How do you coach upward? How do you get into the ring, when the manager who needs to be coached keeps staring at you like a crocodile, ready to pounce at the first wrong move?
Bengt walked into my office a late Friday afternoon. He was the HR manager at the high-tech company where I worked. “Do you mind if I come in?” he asked. I was puzzled.
“How do you feel about your new manager?”
“Well, she’s really focused on the business admin side of things…”
Bengt cut me off. “You don’t think very highly of her, do you? And maybe she’s out of her depth and a bad fit here. She certainly doesn’t understand the importance of market communications, right?”
I shook my head as he sat down at the small side table. He looked worn down and tired to the bone. I knew that he had a 5 hour commute every Monday morning and Friday afternoon.
Yet he still had this passion for people in business. He really cared about the Human Relations, making sure that things worked out inside the company.
“You have three options for dealing with your manager,” said he.
“First choice is for you to throw her under the bus. You can make her trip up, and look like a fool. But be aware that you she will lash back and may take you down too.”
“Second choice, that is to take a step back. Try to fly under the radar, and to avoid causing any waves. I doubt that you would be able to do that,” he chuckled.
“Third alternative is the real challenge. You figure out how to support and complement her. Try to make up for her weaknesses. Make her look more professional and knowledgeable.”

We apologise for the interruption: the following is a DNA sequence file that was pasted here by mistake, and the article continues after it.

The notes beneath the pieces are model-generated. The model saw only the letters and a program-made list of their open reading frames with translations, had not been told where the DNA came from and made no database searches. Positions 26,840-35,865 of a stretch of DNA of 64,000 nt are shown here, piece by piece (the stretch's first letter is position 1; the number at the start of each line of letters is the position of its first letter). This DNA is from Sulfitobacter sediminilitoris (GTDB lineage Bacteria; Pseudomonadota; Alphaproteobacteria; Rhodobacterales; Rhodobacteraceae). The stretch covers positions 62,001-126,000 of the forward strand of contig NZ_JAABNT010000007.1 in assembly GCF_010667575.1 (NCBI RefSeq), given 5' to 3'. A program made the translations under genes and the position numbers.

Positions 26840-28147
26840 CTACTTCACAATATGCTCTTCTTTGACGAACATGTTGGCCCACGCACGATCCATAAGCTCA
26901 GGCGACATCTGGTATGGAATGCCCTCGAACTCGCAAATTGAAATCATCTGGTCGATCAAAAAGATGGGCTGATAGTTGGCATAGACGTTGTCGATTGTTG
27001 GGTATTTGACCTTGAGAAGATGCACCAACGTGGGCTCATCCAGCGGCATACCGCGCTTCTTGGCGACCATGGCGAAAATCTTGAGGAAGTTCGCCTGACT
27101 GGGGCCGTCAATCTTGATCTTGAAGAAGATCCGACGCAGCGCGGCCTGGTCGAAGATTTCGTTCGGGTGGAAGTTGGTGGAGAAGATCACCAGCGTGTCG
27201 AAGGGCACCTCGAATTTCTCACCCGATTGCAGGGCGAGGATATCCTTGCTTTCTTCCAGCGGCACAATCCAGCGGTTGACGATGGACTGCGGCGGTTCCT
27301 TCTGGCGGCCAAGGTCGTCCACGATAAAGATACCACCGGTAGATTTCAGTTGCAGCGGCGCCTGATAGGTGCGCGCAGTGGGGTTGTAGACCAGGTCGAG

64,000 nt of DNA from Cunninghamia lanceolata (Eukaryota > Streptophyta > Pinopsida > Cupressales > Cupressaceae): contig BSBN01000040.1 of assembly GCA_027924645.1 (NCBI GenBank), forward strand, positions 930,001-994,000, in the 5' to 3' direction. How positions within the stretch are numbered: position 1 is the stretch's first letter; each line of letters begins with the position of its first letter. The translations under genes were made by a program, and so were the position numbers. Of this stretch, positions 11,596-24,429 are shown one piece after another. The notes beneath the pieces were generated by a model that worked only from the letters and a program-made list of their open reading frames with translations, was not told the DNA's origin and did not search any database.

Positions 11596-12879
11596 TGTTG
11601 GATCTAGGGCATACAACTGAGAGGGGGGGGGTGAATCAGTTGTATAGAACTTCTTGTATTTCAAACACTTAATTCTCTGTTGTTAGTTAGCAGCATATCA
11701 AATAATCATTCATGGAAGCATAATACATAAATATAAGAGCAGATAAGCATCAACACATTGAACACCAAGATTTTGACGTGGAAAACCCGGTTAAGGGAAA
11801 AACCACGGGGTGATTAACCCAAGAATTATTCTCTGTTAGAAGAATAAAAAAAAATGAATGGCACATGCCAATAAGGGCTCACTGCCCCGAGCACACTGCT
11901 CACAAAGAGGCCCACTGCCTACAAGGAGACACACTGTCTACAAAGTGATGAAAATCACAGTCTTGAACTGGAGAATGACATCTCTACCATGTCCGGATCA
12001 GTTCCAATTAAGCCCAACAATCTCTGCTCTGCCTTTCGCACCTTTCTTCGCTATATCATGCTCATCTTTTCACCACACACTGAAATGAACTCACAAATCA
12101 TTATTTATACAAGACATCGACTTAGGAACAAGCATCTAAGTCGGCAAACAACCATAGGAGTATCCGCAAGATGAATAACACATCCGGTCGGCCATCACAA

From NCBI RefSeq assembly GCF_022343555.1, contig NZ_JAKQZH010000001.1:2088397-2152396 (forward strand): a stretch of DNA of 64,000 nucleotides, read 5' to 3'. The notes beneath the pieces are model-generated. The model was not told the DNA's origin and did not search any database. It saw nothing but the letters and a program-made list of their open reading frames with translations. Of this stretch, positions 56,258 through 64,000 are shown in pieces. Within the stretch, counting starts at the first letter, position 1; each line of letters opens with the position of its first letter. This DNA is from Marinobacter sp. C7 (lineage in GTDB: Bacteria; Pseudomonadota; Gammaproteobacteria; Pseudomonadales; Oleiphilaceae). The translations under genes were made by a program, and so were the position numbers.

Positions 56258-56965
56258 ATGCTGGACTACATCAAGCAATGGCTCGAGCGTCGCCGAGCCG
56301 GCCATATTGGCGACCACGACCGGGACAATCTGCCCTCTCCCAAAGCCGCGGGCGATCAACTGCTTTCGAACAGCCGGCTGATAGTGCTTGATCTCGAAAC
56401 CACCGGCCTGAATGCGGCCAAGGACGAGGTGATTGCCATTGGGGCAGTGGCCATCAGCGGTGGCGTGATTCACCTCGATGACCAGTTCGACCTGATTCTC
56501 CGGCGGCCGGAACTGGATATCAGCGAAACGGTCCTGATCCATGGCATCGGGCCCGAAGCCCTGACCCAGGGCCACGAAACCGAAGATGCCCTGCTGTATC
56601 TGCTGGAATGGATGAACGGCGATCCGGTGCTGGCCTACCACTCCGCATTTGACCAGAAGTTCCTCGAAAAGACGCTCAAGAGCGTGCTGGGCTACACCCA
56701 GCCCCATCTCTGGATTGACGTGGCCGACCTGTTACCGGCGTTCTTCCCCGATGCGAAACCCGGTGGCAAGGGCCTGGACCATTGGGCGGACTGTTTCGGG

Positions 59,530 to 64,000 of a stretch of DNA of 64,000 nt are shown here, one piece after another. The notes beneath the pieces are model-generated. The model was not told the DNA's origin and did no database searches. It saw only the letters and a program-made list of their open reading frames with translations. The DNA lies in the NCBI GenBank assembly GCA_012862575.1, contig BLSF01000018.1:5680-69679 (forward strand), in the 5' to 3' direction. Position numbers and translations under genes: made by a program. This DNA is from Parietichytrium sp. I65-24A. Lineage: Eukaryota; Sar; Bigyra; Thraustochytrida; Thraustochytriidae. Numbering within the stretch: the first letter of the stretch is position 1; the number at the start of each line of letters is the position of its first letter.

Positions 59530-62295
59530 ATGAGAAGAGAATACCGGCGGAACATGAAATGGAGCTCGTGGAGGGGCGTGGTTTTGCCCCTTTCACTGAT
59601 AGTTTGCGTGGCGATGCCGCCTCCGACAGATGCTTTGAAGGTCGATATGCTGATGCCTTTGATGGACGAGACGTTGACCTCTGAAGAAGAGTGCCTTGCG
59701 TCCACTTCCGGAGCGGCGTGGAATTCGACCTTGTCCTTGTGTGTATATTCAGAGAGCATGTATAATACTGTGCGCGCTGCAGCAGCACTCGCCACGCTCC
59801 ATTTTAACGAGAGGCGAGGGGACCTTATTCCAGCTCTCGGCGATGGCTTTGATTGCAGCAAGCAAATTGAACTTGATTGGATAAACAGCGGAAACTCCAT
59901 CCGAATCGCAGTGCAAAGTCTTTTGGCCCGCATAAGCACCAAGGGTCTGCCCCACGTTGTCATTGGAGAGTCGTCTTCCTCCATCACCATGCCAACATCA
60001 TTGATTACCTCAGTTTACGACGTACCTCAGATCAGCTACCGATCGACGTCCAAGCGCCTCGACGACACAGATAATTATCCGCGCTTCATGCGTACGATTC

“She may not pay attention or listen to you, but that’s her choice. And don’t ever expect that you’ll get any recognition or credit from her. If you want to do this, you should do it because it’s the right thing.”
“I suggest that you spend the weekend thinking hard about this.” Bengt got up with a smile.
The next morning I walked down to the local book store to buy a large drawing book, crayons and pencils. I spent most of Saturday writing a very short shortlist of her strengths and a very long list of areas where improvement was urgently needed. Next, I wrote a shortlist of my strengths and an equally long list of improvement areas.
On Sunday I began matching my possible strengths to support her development. It was more difficult than I had anticipated. At nightfall I had identified a few areas where maybe I could help broaden and deepen her grasp of our business.
No matter what I said at the Monday morning meetings – she would be staring at me like a crocodile, waiting to pounce. It took me more than two months of pitching brilliant ideas, promoting possible actions, and softly suggesting different options before she even started to listen.
I really struggled to understand how she was thinking about things, until one day when she suddenly looked down. She didn’t agree or disagree with whatever I had just suggested. She just scribbled something in her note book. It was the very first ripple.
Another two months went by until the company president stepped into my office. He closed the door and turned on me.
“So how do you feel about your manager? She really doesn’t understand the importance of market communications, right?”
In the attic of my grandmother’s house I had once seen an old and rusty bear trap. This was it. I instantly recognized that once again I was given the same three options. Throw her under the bus. Fly under the radar. Or make her look good and become more successful.
“I think she’s done a great job introducing this new business management system. She’s really collaborating well with everyone on the team.”
The company president smiled at me. “I know what you’ve been doing to support her. I really appreciate that.”
That first conversation with Bengt became a lesson for life. Over the years I have shared his three alternatives with many colleagues. Only one figured out the fourth option – to leave the company.